Brandon Ketchum's treatment by the VA in Iowa City included "shortcomings" that may or may not have contributed to his death by suicide, according to a report released Thursday.
The Office of Inspector General for the Department of Veterans Affairs, or VA OIG, has been reviewing Brandon's treatment for a year. The thrice-deployed Davenport veteran died July 8, 2016, just hours after being told the psychiatric unit at the VA hospital in Iowa City was full.
Several members of Congress demanded an inquiry, including Iowa U.S. Sens. Joni Ernst and Chuck Grassley, Republicans, and U.S. Rep. Dave Loebsack, a Democrat.
The OIG's office concluded that it is "difficult to determine" to what extent, if any, "shortcomings" in Brandon's treatment at the VA contributed to his death.
Members of his family asked Thursday for time to absorb the contents of the report before commenting on it.
The report listed several process recommendations, based on the shortcomings identified during the year-long review. Specifically, the OIG recommended the VA more closely follow policies, regarding follow-ups when veterans fail to show up for appointments; updating mental-health treatment plans; and making sure a coordinator is assigned to every veteran in treatment.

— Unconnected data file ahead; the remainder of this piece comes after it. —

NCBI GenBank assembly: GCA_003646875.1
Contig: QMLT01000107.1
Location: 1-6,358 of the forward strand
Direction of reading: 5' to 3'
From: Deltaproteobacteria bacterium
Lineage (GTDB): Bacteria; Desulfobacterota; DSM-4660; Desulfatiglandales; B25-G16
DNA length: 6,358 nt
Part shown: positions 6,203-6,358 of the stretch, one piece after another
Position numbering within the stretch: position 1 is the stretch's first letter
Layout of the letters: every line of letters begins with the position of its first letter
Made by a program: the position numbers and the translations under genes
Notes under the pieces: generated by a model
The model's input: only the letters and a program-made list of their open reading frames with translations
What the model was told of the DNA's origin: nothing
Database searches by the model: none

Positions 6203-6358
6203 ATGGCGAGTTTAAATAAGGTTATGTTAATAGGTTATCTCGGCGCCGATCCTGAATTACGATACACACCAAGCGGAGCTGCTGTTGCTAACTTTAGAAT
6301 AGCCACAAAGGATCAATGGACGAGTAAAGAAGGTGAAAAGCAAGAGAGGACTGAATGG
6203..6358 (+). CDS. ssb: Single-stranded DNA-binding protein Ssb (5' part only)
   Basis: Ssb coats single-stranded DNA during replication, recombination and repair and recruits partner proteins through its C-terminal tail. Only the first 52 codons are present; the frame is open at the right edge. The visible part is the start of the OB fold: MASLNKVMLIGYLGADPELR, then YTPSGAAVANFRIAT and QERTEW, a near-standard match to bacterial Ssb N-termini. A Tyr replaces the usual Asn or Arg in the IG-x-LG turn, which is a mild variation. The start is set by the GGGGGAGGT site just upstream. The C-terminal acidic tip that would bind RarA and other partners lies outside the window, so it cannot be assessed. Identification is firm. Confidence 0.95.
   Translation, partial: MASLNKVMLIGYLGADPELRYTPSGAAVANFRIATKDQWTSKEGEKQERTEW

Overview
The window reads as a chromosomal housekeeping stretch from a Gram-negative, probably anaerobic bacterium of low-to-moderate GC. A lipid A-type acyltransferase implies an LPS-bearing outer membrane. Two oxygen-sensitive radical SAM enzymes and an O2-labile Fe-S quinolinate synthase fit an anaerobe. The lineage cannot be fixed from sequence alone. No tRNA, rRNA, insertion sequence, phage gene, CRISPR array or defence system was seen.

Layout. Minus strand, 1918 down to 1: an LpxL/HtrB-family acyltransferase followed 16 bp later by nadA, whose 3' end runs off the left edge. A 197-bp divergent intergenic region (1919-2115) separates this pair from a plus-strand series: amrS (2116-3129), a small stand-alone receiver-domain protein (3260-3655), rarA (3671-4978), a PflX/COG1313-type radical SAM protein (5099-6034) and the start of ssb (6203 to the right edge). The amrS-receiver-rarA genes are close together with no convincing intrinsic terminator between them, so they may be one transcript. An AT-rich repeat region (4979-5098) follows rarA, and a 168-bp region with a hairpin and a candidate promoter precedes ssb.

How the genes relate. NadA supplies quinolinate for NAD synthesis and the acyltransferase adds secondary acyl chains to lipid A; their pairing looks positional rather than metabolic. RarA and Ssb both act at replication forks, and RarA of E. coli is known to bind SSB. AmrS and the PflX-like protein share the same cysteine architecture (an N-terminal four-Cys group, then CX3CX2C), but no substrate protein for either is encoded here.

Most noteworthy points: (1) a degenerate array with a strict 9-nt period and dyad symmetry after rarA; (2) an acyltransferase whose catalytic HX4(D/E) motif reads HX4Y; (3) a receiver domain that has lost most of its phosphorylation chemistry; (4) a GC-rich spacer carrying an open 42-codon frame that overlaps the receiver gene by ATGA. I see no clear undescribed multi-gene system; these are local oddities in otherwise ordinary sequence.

Additionally, the report indicated that the psychiatrist who last saw Brandon did not have a complete picture of his mental-health status at the time, because Brandon walked out of the appointment.
"The patient’s final appointment with his psychiatrist was the day prior to his death, during which he reported experiencing a recurrence of certain MH (mental health) issues and requested inpatient admission," the report states. "The psychiatrist documented that the patient denied other active problems in need of attention. The psychiatrist told the patient the inpatient unit was full and that he would 'probably not' be admitted, as his treatment could be started on an outpatient basis.